THE HAGUE, Netherlands – THE HAGUE, Netherlands (AP) — U.N. war crimes prosecutors said Monday that Croatian forces shelled civilians and torched their homes in a deliberate effort to expel tens of thousands of Serbs during a lightning 1995 campaign to seize back land occupied early in the Balkan wars.
The ethnic cleansing allegations came as prosecution lawyers at the Yugoslav war crimes tribunal summed up their case against Gen. Ante Gotovina, who commanded the blitz known as Operation Storm, and two other Croatian generals.
The case is unusual because prosecutors insist the generals are guilty despite having issued orders to troops not to commit crimes. They say the generals never intended the orders to be followed.
The 1995 offensive is still a source of friction between Croatia and Serbia. Zagreb celebrates it with a national holiday, while Belgrade regards it as one of the worst crimes against Serbs committed during the Balkan wars.
Marking the 15th anniversary of Operation Storm in early August, Serbian President Boris Tadic called it a "crime which shouldn't be forgotten." His Croatian counterpart Ivo Josipovic responded that it was "above all, the crown of the justified liberation war."
Prosecutors claim 324 Serbs were killed, including elderly and disabled villagers — many "executed" with gunshots to the head.
Monday's hearing was being broadcast on Croatian state television but it raised little interest in Serbia. Gotovina, Mladen Markac and Ivan Cermak have pleaded innocent and are regarded as heroes in their homeland.
Prosecutors have demanded sentences of 27 years for Gotovina, 23 years for Markac and 17 years for Cermak. Their trial began in March 2008 and heard from 145 witnesses. Verdicts are expected later this year.
The tribunal has in other cases convicted several senior officers for issuing orders to their men to commit atrocities, or for failing to punish subordinates who violated international law.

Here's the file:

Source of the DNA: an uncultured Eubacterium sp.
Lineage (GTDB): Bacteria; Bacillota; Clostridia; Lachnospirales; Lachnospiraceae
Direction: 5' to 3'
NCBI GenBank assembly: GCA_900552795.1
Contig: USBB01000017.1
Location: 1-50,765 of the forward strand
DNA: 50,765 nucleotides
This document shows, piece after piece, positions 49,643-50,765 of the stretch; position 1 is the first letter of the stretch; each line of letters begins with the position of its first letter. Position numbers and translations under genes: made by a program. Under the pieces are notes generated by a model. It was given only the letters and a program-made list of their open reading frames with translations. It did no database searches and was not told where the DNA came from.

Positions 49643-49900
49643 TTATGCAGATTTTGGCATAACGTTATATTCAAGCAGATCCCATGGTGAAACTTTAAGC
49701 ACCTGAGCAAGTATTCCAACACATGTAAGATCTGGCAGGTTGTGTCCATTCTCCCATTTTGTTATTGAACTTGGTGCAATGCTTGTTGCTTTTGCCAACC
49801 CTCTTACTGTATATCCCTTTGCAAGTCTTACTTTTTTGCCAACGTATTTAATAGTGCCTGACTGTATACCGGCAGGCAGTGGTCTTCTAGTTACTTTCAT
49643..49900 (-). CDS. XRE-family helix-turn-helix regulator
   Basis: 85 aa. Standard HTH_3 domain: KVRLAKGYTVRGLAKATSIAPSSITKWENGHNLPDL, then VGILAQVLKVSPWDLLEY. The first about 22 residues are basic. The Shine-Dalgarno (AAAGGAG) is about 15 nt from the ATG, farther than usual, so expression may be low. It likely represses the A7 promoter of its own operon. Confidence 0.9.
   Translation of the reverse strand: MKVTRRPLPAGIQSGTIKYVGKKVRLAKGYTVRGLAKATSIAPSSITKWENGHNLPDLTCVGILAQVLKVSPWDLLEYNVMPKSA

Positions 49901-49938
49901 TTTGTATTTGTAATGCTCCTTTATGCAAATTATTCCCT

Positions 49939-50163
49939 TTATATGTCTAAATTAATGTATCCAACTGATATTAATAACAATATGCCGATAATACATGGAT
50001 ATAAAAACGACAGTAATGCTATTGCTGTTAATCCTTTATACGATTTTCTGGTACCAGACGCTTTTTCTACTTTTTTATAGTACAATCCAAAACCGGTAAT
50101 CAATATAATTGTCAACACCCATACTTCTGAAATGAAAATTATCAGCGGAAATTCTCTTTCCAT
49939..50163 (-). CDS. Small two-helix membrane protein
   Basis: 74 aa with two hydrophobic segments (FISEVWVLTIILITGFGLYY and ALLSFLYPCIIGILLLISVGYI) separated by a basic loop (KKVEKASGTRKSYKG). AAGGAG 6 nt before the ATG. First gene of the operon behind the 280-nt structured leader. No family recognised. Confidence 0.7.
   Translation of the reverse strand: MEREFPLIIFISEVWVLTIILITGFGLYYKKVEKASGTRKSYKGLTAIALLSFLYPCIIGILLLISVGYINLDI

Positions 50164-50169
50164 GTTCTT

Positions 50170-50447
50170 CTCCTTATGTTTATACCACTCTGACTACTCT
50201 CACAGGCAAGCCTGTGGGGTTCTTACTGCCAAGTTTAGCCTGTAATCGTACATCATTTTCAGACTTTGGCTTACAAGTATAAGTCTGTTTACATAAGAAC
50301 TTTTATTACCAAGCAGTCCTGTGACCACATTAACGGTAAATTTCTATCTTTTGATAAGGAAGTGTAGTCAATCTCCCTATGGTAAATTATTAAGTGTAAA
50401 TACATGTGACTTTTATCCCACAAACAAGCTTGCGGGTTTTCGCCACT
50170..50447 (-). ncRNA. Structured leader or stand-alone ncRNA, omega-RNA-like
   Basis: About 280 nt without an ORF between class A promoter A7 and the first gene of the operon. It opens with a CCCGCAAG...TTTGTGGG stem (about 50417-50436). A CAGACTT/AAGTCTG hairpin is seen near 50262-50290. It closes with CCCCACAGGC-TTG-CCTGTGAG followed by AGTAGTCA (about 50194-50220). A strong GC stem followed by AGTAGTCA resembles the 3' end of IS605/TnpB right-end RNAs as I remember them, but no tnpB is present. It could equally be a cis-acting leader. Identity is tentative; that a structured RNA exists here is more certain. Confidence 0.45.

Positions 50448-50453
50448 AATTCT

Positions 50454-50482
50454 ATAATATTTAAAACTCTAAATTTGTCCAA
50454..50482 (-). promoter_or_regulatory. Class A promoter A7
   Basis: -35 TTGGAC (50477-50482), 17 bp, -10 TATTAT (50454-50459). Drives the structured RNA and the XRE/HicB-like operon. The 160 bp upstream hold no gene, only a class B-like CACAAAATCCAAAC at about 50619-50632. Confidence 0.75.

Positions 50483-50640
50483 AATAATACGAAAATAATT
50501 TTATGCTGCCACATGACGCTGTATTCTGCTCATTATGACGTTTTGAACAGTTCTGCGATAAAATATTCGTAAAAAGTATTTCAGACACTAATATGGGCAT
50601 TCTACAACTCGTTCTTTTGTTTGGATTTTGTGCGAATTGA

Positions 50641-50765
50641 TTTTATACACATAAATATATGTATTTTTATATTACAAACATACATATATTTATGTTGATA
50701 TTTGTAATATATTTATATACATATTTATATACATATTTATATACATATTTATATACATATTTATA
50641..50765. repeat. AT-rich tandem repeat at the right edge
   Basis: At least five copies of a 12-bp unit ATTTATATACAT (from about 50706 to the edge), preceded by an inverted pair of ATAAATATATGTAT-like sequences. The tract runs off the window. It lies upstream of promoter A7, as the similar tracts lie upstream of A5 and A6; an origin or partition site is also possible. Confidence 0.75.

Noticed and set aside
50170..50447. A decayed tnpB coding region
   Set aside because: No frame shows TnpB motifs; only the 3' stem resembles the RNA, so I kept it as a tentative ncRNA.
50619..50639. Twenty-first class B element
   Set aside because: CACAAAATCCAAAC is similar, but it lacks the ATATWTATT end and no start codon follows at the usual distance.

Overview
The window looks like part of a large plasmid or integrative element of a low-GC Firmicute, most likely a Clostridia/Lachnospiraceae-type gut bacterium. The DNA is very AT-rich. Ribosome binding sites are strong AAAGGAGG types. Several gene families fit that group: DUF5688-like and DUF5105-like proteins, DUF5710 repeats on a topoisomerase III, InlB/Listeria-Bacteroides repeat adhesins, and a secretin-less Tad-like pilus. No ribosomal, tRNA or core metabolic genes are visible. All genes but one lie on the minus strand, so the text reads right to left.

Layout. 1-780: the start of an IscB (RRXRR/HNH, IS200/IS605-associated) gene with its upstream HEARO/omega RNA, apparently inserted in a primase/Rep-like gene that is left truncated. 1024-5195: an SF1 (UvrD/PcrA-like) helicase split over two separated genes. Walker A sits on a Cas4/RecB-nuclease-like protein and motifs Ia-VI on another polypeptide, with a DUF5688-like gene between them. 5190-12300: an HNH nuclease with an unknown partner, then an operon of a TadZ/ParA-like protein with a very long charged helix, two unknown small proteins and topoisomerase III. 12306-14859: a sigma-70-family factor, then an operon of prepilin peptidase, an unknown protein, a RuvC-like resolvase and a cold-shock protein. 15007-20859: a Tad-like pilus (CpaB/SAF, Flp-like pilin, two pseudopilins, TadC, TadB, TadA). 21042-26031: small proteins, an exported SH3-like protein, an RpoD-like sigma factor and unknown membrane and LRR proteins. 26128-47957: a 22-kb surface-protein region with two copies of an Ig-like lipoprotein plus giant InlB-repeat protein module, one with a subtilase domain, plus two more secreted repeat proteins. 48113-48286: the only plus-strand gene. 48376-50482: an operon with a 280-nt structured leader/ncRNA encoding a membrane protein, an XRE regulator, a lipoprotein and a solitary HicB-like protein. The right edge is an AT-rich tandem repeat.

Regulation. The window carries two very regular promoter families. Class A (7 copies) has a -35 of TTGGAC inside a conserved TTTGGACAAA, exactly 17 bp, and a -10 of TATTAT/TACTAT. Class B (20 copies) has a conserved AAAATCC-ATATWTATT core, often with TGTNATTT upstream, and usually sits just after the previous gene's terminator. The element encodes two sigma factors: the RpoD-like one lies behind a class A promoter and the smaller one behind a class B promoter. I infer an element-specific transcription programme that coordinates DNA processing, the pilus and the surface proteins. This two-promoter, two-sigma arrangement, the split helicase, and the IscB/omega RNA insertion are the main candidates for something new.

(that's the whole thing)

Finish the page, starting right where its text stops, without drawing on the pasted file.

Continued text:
In this case, however, the prosecution acknowledges Croatian troops repeatedly were warned against committing crimes, but it claims those orders were never meant to be followed.
"It is clear that Gen. Gotovina expected his orders to prevent looting and burning to fail, and when they did he did not want to know anything about it or do anything about it," said prosecutor Katrina Gustafson.
Prosecutor Alan Tieger told the three-judge panel that it was "patently absurd that there was any genuine intent to implement them." Instead, he said the orders were intended to fool the international community into believing Zagreb was acting to prevent crimes and to distance the Croat government and military from atrocities.
Tieger quoted testimony from former U.S. ambassador to Croatia, Peter Galbraith, who told judges Operation Storm included "serious and systematic crimes for which the Croatian leadership is fully responsible."
Prosecutor Ed Russo said Croatia used a campaign of indiscriminate shelling to spark terror among the Serb population and followed it with "psychological operations" including dropping leaflets advising Serbs how to flee the region. Once the Serbs were gone, Zagreb began an operation to repopulate the region with Croats.
Russo said testimony from survivors showed that Serbs "fled to escape the widespread and unlawful artillery attack on their towns and villages."
Defense lawyers argue that the shelling was aimed at legitimate military targets and that orders for troops not to commit crimes were genuine attempts to prevent attacks on civilians. Gotovina's lawyer Luka Misetic argues that the Serb exodus was planned by Croatian Serb leaders.
Associated Press writers Snjezana Vukic in Zagreb and Dusan Stojanovic and Jovana Gec in Belgrade contributed to this report.